Recently I also said goodbye to my car. Not to romanticize it too much, but … okay, I’ll romanticize it. This Saturn SL2 was a car I bought it new at a dealership twenty-one years ago and drove ever since. It outlasted the company that made it. It never had any dents (owing to the fact the sidepanels were made of plastic). I drove it to work at Apple, I drove it to work at Netscape. I drove it to work at Disney. In the passenger seat I carried just about everyone I’ve known for the past two decades. It still looked good (aside from the driver’s seat leather, which was held together by duct tape) and it still ran fine (aside from a growing list of quirks), but, well, it was time. I asked our mechanic for help selling it and he immediately found a buyer: a twentysomething in the Army who races a non-street-legal Dodge Viper and needed a commuter car. I got $850 for it, and the new owner left for Virginia with it, which suits me just fine.

My new car is a Honda Civic. On the surface it looks a lot like my old car, a basic white compact with gold pinstriping, but there’s a lot of modern electronics in it. I’m pleased with it because it has a bunch of useful features (Bluetooth, backup camera, USB port in the center console) and doesn’t have much that I don’t need. I like that the only analog gauge is the tach, while everything else (including radio) is controlled through a high-res LCD display. The steering wheel feels slightly plastic but it’s got a light touch and it’s fun to drive. It might not last another twenty years, but it’s a fine car for my needs today. I owe a lot to our friend Josh, who’s the finance manager for a local auto dealer; he came to the Honda dealership with me and helped make sure I didn’t pay anything more than I had to. (As soon as the salespeople realized what he was, they became very cold and short with us. Hah.)

Our mechanic is also working on selling Jill’s ’97 Mustang GT convertible for us. (If anyone’s interested, let me know; it’s in Lakeland right now.) Jill is working on finding a way to transition from her network security job to running her own business as a pet photographer, but finding a way to make up the huge difference in income ain’t easy. My job with Disney continues to keep me busy, and meanwhile I’ve gone to a few writers’ club meetings in town because I want to kindle my interest in actually writing fiction – but I haven’t actually written anything new, so it’s like I’m doing everything to make the water flow except actually turning on the faucet. It’s scary, having to accept that my first umpteen efforts aren’t going to be in the same ballpark as the best works of my favorite authors!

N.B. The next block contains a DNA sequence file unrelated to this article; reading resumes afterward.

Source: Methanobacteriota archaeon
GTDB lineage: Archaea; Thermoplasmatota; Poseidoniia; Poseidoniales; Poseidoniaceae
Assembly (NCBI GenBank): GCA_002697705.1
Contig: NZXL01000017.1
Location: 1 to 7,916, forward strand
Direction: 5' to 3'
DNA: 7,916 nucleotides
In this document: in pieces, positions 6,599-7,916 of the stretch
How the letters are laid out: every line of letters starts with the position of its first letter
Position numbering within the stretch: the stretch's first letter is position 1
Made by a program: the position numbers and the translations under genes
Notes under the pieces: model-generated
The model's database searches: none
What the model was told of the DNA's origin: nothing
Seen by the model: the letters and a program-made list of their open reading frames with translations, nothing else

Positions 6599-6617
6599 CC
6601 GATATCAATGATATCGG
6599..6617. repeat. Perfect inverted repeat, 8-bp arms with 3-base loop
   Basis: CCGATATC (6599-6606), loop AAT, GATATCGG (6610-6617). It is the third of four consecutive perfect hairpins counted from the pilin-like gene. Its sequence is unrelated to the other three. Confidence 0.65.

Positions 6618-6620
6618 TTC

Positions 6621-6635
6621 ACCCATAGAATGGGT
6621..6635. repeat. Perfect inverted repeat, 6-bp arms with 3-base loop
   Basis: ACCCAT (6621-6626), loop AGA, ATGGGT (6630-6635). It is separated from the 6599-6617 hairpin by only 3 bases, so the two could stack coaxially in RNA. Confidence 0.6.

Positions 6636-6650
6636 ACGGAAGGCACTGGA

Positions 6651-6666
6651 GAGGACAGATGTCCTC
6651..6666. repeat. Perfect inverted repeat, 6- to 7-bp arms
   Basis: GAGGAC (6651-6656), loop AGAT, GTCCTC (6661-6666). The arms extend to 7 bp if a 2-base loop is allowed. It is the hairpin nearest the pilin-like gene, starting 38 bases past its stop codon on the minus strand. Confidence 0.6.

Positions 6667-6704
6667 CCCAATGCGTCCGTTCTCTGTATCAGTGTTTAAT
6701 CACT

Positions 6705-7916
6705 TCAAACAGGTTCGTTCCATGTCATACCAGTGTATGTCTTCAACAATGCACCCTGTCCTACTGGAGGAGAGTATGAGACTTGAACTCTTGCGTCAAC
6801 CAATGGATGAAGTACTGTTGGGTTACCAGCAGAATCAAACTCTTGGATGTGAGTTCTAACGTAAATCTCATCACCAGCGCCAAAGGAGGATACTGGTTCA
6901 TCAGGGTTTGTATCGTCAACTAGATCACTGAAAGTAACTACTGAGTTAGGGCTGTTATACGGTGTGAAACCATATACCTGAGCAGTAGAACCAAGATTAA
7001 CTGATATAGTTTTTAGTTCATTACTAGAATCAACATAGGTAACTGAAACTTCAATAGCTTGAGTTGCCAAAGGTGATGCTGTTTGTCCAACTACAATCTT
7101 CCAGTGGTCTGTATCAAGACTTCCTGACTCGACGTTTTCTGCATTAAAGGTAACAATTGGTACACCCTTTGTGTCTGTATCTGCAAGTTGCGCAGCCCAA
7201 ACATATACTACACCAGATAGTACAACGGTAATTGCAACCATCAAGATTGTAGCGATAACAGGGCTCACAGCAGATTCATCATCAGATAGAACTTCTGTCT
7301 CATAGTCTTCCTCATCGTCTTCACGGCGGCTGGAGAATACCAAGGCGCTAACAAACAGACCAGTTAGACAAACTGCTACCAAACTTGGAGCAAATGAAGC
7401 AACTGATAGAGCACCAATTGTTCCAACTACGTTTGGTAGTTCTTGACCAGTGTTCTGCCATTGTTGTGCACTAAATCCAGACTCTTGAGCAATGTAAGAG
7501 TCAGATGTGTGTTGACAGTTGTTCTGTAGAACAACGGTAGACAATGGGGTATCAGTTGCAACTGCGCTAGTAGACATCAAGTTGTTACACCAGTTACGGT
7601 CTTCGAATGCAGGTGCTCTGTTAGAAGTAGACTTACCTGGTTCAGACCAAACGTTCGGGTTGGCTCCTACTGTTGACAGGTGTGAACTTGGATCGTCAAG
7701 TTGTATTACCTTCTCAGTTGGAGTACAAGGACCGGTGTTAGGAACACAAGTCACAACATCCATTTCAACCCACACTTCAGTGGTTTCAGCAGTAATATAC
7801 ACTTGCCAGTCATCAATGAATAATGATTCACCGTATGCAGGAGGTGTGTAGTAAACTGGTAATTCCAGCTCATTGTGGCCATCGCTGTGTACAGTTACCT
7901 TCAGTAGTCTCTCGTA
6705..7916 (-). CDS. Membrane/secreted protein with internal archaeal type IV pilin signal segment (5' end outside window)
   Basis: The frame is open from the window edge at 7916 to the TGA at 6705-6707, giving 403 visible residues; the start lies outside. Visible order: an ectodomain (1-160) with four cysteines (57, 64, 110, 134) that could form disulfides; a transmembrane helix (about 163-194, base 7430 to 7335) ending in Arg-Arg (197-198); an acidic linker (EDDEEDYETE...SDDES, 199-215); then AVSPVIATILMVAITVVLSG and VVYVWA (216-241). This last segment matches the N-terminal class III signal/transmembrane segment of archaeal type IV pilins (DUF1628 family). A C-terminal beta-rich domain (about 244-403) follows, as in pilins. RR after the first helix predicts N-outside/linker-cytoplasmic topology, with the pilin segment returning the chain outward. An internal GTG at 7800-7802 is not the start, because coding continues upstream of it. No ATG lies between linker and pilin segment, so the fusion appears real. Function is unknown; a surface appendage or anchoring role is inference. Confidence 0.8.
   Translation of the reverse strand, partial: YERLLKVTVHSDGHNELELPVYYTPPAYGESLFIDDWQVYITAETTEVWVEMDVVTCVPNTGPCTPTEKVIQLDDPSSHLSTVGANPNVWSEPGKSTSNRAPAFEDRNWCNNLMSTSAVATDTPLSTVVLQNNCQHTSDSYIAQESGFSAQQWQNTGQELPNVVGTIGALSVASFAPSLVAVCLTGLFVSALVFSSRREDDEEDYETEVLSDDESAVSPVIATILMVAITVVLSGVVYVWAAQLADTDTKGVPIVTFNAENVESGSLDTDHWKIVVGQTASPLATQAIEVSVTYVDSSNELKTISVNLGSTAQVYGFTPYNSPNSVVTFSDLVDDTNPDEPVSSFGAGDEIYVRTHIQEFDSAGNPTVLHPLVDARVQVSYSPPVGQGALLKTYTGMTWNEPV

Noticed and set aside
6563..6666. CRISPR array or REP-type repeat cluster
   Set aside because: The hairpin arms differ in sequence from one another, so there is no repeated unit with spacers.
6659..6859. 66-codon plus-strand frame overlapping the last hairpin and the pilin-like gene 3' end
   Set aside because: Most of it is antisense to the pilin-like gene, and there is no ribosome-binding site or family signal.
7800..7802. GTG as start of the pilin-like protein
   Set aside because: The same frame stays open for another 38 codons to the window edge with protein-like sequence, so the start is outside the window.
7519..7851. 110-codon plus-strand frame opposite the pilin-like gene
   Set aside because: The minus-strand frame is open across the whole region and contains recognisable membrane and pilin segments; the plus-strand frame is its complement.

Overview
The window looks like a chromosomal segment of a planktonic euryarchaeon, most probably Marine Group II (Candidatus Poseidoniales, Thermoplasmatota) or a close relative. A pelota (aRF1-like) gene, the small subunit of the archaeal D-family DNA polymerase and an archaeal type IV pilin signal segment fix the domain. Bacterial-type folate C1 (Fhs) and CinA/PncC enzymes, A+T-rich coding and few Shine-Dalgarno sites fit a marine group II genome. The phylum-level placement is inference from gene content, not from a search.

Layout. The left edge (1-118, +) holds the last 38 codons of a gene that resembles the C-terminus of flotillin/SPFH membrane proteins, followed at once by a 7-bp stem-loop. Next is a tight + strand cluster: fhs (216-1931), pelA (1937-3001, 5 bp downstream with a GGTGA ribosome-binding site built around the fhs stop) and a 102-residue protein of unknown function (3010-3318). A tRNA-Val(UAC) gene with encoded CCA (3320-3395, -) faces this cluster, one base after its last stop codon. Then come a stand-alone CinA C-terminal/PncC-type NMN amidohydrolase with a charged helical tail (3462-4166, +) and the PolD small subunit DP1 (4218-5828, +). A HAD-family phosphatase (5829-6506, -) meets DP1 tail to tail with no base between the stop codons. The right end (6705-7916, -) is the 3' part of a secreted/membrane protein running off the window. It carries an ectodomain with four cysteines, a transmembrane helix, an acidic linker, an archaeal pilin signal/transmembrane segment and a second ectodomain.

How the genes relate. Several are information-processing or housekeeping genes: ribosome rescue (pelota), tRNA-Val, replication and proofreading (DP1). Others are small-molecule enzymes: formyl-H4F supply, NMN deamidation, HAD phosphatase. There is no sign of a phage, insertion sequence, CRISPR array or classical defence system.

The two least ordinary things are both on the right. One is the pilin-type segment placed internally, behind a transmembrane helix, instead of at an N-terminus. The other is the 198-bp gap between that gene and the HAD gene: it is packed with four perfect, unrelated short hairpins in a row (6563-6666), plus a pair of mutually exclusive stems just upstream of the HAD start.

We also have new phones (she got an iPhone 5S, and I took her old iPhone 5), we have new Macbook Pro laptops, and she bought me an iPad Air for my birthday. So on the technology front we’ve finally cast off a lot of old tech to become up-to-date … for now.

I envy the people who have the drive to pursue NaNoWriMo and write a novel of fifty thousand words this month. But then I think, this blog post alone is almost twelve hundred words, not counting the quote at the top. I just need longer quotes and I’ll have it made.

1 thought on “Moments of Transition”

  1. “It’s scary, having to accept that my first umpteen efforts aren’t going to be in the same ballpark as the best works of my favorite authors!”

    However they could be in the same ballpark as the “first umpteen efforts” of your favorite authors.